I didn’t know I had AS untill I was about 25. I have had all the usual symptoms from the late teens, for me it’s mostly pain in the hips and lower back, but also stiffness in the neck and upper back. AS is also in my familiy, but no close relatives are affected. I had Iridocyclitis during my mandatory army service, and also struggeled with fatigue, but I never wanted to be that “sick guy” – so I never really looked for the cause until years later.
About 6 years later I was really suffering from a lot of the symptomes of AS. And finally had to go seek medical help. I was diagnosed and set on different drugs. They never really helped at all, so now I’m only taking about three 50mg Voltaren/Diclofenac a day. As long as I keep the pain at bay I can be pretty active physically, and that seems to help better than any drugs.
December 2010 I was really getting a serious infection in my hip joint, and was rushed to hospital with an infection. My CRP test was in the hundreds, and I had to undergo surgery to clean the infectious hip joint. I spent a few weeks in the hospital, and after that I haven’t had to have any operations, but have been hospitalised for the infection and received intravenous antibiotics. I know the hip joints will have to be replaced sooner or later, they are really worn down by the continous infection.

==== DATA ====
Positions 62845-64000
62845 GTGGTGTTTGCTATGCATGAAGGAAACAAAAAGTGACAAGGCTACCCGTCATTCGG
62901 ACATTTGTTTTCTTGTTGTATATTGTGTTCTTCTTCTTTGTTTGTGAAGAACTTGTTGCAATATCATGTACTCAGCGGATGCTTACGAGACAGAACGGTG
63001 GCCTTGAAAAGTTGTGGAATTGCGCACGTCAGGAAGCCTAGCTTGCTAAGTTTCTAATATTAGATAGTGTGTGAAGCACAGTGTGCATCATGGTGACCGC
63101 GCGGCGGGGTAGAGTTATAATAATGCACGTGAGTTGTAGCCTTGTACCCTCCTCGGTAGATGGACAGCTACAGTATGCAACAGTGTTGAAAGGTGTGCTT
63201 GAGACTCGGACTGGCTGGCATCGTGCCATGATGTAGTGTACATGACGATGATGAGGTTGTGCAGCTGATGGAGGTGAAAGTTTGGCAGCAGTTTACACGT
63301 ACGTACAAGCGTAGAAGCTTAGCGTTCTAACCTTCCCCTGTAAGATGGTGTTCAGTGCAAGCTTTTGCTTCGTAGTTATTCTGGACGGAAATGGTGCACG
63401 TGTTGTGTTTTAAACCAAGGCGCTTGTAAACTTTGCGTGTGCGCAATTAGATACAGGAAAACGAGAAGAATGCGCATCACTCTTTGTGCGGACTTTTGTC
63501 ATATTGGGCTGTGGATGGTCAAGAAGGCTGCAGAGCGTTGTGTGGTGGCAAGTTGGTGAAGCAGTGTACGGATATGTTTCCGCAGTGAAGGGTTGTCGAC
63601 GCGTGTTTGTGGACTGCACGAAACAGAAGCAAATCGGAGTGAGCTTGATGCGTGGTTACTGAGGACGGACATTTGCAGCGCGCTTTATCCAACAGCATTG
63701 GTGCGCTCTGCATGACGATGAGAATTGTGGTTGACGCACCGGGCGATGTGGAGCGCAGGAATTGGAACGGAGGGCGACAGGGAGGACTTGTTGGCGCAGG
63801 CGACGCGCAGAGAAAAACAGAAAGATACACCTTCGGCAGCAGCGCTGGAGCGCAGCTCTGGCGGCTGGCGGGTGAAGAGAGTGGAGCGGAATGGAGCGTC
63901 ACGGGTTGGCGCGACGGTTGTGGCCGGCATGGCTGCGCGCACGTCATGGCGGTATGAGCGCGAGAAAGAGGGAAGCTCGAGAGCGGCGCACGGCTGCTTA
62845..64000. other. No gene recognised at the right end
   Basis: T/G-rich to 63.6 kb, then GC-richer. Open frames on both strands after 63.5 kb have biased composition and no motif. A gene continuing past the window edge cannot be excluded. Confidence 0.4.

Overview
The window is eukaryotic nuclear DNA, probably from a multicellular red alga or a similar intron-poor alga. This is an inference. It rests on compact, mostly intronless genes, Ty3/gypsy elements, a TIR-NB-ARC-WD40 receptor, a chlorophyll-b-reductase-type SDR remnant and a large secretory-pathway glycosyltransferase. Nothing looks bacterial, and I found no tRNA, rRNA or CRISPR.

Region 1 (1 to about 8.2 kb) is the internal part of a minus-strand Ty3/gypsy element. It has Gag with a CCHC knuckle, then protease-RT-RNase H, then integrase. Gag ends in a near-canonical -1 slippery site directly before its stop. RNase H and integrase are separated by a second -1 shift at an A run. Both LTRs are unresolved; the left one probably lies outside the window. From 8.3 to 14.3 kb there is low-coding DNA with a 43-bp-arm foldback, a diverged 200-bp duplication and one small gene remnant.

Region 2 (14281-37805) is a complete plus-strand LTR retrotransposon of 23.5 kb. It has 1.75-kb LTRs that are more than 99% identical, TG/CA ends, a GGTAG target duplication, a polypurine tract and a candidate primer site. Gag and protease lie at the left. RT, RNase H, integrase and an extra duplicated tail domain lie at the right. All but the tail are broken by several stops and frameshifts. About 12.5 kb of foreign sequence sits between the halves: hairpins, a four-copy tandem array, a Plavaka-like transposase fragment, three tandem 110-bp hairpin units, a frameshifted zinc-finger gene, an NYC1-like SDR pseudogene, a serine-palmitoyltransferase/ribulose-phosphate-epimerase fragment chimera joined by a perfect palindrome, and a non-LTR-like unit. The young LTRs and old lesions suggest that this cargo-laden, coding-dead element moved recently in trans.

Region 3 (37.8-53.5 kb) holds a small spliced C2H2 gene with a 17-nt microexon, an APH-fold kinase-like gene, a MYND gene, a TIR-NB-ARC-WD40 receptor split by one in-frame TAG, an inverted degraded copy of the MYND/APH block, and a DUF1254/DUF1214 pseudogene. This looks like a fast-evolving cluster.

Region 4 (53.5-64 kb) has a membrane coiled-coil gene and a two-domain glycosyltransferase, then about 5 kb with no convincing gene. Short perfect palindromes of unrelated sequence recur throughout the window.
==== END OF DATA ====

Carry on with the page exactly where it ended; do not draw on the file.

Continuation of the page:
For me the fatigue and the fact that I can no longer shoot my guns in a proned position is the worst thing. I love shooting, and it keeps me active, as long as I can do all other sorts of shooting I guess I’m fine. This hobby makes me forget the pain for a few hours, even though I get punished when I get home and sit down in the couch – then all my joints stiffen up.
I still participate in the yearly military practices required here, and haven’t made an issue about my disease. I still don’t want to be “that guy”, I only have one year left, and for myself it has been a huge goal to live as normal life as possible. I’m lucky to have a job where my sitting/standing position can be varied. I’m also very lucky to have a wonderfull girlfriend who supports me during all the hard times aswell, it can’t be easy to see your loved ones hospitalized, and I often feel it’s worse for her than it is for me then.
Even though I have AS, I don’t feel beaten by the disease. I know there will be set-backs, and challenges, but I still feel strong. This is just what I’ve been dealt in life, and even though I won’t be able to beat it I will manage to live with it!